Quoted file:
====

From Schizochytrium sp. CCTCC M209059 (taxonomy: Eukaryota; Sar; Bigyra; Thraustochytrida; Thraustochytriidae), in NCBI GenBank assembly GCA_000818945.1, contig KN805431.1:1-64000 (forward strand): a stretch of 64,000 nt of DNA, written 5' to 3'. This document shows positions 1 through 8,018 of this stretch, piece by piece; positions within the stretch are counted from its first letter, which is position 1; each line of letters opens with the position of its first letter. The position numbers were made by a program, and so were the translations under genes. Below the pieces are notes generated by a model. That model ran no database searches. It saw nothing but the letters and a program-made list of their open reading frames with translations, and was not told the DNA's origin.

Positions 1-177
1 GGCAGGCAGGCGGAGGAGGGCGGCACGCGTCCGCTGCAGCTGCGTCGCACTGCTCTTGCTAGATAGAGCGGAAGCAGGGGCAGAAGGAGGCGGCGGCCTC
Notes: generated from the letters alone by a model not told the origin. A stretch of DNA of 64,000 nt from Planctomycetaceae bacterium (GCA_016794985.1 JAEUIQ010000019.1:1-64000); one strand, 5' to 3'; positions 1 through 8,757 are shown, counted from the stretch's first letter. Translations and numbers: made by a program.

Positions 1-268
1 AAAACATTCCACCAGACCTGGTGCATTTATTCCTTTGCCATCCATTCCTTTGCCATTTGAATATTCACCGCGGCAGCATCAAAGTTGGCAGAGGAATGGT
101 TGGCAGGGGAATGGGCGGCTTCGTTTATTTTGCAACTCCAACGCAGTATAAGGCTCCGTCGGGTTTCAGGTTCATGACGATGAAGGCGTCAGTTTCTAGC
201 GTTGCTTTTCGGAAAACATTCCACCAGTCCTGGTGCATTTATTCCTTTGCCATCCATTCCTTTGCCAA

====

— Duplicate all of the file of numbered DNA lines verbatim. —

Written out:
From Schizochytrium sp. CCTCC M209059 (taxonomy: Eukaryota; Sar; Bigyra; Thraustochytrida; Thraustochytriidae), in NCBI GenBank assembly GCA_000818945.1, contig KN805431.1:1-64000 (forward strand): a stretch of 64,000 nt of DNA, written 5' to 3'. This document shows positions 1 through 8,018 of this stretch, piece by piece; positions within the stretch are counted from its first letter, which is position 1; each line of letters opens with the position of its first letter. The position numbers were made by a program, and so were the translations under genes. Below the pieces are notes generated by a model. That model ran no database searches. It saw nothing but the letters and a program-made list of their open reading frames with translations, and was not told the DNA's origin.

Positions 1-177
1 GGCAGGCAGGCGGAGGAGGGCGGCACGCGTCCGCTGCAGCTGCGTCGCACTGCTCTTGCTAGATAGAGCGGAAGCAGGGGCAGAAGGAGGCGGCGGCCTC
Notes: generated from the letters alone by a model not told the origin. A stretch of DNA of 64,000 nt from Planctomycetaceae bacterium (GCA_016794985.1 JAEUIQ010000019.1:1-64000); one strand, 5' to 3'; positions 1 through 8,757 are shown, counted from the stretch's first letter. Translations and numbers: made by a program.

Positions 1-268
1 AAAACATTCCACCAGACCTGGTGCATTTATTCCTTTGCCATCCATTCCTTTGCCATTTGAATATTCACCGCGGCAGCATCAAAGTTGGCAGAGGAATGGT
101 TGGCAGGGGAATGGGCGGCTTCGTTTATTTTGCAACTCCAACGCAGTATAAGGCTCCGTCGGGTTTCAGGTTCATGACGATGAAGGCGTCAGTTTCTAGC
201 GTTGCTTTTCGGAAAACATTCCACCAGTCCTGGTGCATTTATTCCTTTGCCATCCATTCCTTTGCCAA